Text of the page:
Emma Peyton Williams (she/they) grew up in the Seattle area before heading to Ohio to pursue a Bachelor of Arts at Oberlin College, where she majored in Comparative American Studies and Gender, Sexuality, and Feminist Studies. Her studies focused on critical race theory, whiteness, queer theory, surveillance, prisons/policing, families, and motherhood.

During her time in undergrad, Emma worked as an HIV Peer Tester on campus, the college advisor to the Oberlin High School Queers and Allies Club, and a sex educator in both the Seattle Public Schools and the Oberlin Unitarian Universalist Fellowship. During breaks from school, she began interning for the good folks at the NW Network of BTLG Survivors of Abuse and became a Research and Policy Consultant for the National LGBTQ Institute on Intimate Partner Violence, which was housed at the NW Network until 2020. While studying away in Chicago, she coordinated research for the Chicago chapter of Black and Pink as they've worked to compile a forthcoming report about the conditions of civil commitment in Illinois and worked as a project manager for the Prison + Neighborhood Arts Project, supporting incarcerated students as they pursued Bachelor’s degrees. In Chicago, Emma found the abolitionist community that they now call home.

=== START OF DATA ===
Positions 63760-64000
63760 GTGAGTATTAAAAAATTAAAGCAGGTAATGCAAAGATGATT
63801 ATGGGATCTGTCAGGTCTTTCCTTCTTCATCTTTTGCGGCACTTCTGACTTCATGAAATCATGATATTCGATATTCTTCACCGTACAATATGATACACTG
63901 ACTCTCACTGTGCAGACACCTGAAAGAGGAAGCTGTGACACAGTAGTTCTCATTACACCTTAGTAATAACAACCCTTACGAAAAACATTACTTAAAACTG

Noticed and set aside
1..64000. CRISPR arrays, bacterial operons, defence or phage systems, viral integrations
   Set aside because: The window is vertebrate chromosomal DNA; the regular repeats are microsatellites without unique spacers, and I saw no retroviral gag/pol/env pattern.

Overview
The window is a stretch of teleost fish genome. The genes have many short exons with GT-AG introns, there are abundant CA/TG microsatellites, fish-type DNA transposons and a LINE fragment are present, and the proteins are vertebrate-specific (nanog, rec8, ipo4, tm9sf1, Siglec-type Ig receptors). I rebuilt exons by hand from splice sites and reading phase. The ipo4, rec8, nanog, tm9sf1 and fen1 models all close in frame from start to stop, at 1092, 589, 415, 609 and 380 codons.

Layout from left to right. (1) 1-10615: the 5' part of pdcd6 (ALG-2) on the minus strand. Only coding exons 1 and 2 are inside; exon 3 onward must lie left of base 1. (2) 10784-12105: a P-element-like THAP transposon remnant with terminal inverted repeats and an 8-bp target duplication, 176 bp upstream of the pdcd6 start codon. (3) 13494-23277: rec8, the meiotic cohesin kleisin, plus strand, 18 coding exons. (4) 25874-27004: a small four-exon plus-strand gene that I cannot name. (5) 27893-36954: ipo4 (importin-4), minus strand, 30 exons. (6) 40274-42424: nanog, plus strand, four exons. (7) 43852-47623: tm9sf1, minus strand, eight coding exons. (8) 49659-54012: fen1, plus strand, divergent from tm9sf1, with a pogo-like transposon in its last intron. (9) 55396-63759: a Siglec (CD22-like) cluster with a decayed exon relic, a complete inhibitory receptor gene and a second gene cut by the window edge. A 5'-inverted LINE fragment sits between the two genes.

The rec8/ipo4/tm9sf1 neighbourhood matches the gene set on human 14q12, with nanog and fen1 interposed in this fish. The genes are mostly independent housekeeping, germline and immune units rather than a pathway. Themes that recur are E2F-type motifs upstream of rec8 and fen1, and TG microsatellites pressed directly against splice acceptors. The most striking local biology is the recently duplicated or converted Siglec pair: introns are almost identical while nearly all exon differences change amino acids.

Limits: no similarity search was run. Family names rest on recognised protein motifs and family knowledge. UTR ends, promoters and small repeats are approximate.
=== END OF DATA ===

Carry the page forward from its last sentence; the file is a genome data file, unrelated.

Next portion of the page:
In the fall of 2019, Emma returned to Oberlin to complete her degree and wrote her Honors Thesis "Dreaming of Abolitionist Futures, Reconceptualizing Child Welfare: Keeping Kids Safe in the Age of Abolition," which was ultimately awarded Highest Honors. Since graduating, Emma has extended her consulting services to the Center for the Study of Social Policy and the new upEND Movement. Looking forward, Emma intends to continue using their research skills, teaching background, and community organizing experience to support community responses to violence that are not reliant on the state in both grassroots community and professional settings.